I remember asking myself this same question. The easy answer is that you should learn the ukulele before learning the guitar because it’s easier to pick up. Plus, the skills you learn are easily transferable if you do decide to learn the guitar later. However, I know that ease of learning might not be what you’re after, so let’s look at some other deciding factors.
What is Your Vocal Range?
Your vocal range can easily determine whether you should learn to play the ukulele or the guitar. If you have quite a high vocal range, the ukulele would make a lovely accompaniment but if your vocal range is on the lower end, the guitar is probably best. I don’t want to throw a spanner in the works here but if you really fancy picking up the uke and you’ve got quite a low voice, you can always go for a tenor instead of a soprano or concert ukulele.
Do You Already Play a Stringed Instrument?
If you already play a stringed instrument like a mandolin, violin or banjo, then you will probably find learning the ukulele incredibly easy. So, if you’re looking for a bit more of a challenge then go for the guitar. Plus, if you’re already used to playing an instrument with steel strings, you’re fingers won’t have to suffer!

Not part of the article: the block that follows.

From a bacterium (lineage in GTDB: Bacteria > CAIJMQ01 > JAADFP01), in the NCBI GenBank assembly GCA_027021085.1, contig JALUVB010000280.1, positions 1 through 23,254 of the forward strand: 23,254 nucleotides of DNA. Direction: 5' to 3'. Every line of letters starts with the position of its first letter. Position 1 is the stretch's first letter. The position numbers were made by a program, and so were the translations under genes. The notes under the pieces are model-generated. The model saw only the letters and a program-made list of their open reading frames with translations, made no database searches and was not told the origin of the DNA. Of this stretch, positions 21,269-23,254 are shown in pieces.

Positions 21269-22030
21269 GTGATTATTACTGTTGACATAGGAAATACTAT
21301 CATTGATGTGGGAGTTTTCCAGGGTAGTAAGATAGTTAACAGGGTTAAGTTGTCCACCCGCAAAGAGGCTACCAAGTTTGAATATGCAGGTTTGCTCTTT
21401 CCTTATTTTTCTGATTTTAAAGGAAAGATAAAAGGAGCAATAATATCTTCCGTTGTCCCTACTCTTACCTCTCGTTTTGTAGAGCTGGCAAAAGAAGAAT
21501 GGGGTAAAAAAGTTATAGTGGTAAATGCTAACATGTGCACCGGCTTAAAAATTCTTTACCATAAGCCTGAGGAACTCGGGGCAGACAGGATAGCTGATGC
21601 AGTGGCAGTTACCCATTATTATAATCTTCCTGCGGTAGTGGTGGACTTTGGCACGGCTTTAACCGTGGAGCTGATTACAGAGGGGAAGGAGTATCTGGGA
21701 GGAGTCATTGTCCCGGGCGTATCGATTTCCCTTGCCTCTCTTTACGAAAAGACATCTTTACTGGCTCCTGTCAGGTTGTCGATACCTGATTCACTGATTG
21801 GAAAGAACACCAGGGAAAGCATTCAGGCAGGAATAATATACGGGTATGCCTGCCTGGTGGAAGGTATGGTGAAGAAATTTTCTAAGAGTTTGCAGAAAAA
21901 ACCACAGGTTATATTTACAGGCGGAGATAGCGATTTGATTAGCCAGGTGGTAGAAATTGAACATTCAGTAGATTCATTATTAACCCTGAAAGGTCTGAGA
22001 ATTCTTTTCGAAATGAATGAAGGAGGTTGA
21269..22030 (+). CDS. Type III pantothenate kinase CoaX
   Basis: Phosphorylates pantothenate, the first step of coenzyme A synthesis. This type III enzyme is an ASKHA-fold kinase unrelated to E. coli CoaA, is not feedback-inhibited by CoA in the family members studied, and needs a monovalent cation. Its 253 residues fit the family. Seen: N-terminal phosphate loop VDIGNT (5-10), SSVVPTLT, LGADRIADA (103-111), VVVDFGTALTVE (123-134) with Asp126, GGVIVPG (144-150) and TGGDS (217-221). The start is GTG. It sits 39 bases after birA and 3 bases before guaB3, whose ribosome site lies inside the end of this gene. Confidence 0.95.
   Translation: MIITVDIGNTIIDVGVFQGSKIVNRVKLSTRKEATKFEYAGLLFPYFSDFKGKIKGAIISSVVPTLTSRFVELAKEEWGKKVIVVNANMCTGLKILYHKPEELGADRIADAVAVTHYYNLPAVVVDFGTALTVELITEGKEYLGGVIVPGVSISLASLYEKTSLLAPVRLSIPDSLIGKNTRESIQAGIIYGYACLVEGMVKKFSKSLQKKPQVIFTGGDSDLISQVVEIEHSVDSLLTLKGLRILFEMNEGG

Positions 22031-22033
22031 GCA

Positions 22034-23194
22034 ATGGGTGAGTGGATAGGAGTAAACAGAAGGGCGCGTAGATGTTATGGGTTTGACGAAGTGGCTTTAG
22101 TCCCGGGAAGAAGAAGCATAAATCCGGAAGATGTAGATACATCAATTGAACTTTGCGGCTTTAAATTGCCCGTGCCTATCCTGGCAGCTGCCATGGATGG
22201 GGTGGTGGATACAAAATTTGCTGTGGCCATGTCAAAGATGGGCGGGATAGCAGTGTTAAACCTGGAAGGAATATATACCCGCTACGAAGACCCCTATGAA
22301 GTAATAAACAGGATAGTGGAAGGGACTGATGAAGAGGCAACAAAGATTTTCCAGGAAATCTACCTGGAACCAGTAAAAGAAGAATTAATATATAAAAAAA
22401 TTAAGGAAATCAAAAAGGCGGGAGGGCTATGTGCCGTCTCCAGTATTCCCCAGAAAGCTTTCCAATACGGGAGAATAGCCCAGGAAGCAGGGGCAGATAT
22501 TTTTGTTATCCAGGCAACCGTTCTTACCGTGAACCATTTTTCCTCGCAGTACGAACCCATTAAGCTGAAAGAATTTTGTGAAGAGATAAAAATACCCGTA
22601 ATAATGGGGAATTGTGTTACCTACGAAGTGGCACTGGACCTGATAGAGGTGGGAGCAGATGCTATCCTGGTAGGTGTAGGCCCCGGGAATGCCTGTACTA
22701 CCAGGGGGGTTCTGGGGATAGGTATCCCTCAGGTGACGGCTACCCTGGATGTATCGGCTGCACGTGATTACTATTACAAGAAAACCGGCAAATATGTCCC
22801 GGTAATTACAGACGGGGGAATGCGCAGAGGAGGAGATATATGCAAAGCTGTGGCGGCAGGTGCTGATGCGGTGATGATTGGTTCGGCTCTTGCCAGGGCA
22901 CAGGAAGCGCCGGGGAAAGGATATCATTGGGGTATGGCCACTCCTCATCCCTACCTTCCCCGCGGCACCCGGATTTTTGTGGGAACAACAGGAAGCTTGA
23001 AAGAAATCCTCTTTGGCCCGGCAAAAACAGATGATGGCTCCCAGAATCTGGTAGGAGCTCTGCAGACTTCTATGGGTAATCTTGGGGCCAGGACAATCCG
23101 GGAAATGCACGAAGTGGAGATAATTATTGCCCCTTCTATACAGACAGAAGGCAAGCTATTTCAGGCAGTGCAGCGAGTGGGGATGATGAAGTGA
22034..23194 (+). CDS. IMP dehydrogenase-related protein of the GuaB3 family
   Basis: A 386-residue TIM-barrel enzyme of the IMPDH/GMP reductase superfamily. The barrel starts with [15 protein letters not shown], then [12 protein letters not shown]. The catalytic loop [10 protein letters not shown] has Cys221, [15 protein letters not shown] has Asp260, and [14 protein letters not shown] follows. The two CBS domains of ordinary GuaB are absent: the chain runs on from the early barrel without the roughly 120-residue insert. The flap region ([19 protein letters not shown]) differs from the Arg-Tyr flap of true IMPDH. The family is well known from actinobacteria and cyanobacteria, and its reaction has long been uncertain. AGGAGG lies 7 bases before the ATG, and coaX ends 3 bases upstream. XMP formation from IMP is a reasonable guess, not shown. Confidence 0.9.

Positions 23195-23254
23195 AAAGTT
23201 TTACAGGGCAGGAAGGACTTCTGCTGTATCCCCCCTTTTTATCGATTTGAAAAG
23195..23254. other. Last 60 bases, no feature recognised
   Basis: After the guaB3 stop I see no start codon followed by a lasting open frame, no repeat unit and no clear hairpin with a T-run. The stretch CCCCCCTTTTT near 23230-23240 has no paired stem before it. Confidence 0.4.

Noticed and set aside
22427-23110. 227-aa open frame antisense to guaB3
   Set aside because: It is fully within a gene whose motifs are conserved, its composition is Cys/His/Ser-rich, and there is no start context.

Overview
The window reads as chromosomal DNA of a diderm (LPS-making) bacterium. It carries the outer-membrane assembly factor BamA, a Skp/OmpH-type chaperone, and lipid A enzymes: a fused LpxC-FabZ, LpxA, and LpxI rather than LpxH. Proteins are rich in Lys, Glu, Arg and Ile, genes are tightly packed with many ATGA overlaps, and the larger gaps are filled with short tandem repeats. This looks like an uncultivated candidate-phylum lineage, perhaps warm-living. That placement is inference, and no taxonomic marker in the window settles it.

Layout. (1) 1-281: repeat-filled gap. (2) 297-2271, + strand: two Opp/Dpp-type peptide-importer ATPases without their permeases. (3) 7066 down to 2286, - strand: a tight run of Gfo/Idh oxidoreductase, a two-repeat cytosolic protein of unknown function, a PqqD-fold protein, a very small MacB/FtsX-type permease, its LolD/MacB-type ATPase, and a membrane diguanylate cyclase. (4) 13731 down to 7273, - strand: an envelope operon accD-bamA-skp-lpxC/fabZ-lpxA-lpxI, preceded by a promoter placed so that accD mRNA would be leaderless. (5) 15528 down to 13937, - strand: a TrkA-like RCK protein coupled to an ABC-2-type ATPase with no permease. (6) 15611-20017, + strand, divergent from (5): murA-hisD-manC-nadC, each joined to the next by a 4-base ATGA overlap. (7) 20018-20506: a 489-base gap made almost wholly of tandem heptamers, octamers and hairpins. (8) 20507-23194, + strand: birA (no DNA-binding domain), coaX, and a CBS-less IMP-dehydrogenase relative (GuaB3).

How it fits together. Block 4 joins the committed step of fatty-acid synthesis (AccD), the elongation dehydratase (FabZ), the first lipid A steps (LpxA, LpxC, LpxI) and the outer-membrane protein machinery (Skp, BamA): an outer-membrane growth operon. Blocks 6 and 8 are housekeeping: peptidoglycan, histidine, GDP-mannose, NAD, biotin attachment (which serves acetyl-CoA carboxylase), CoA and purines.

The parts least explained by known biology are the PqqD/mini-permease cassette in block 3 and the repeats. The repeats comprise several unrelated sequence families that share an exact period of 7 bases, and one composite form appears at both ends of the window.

How Committed Are You to Learning a New Instrument?
Have you ever invested in a new hobby with the dream of becoming a pro and then realized you just don’t have the time? Did I ever tell you about the time I bought those extortionate watercolor paints? Well, they’re still in my cupboard in their original packaging – I know, it’s terrible. So, it’s a good idea to ask yourself how much time you can dedicate to learning a new instrument.
If you’ve got all the time in the world then, by all means, order one of each. If you’ve only got a couple of hours a week, however, the ukulele is probably a better choice. Most people I’ve taught can learn 4 chords in about an hour, which is enough to play quite a few popular songs! Plus, if you pick it up really quickly then you’ll be a pro in no time, and picking up the guitar afterward will be a breeze. Another question to ask yourself is whether you enjoy a challenge, or if you just want to entertain yourself with something easy.
It’s important to note that the guitar takes more time and patience to learn but, as I said, the ukuleles pretty simple to pick up.
What’s Your Budget?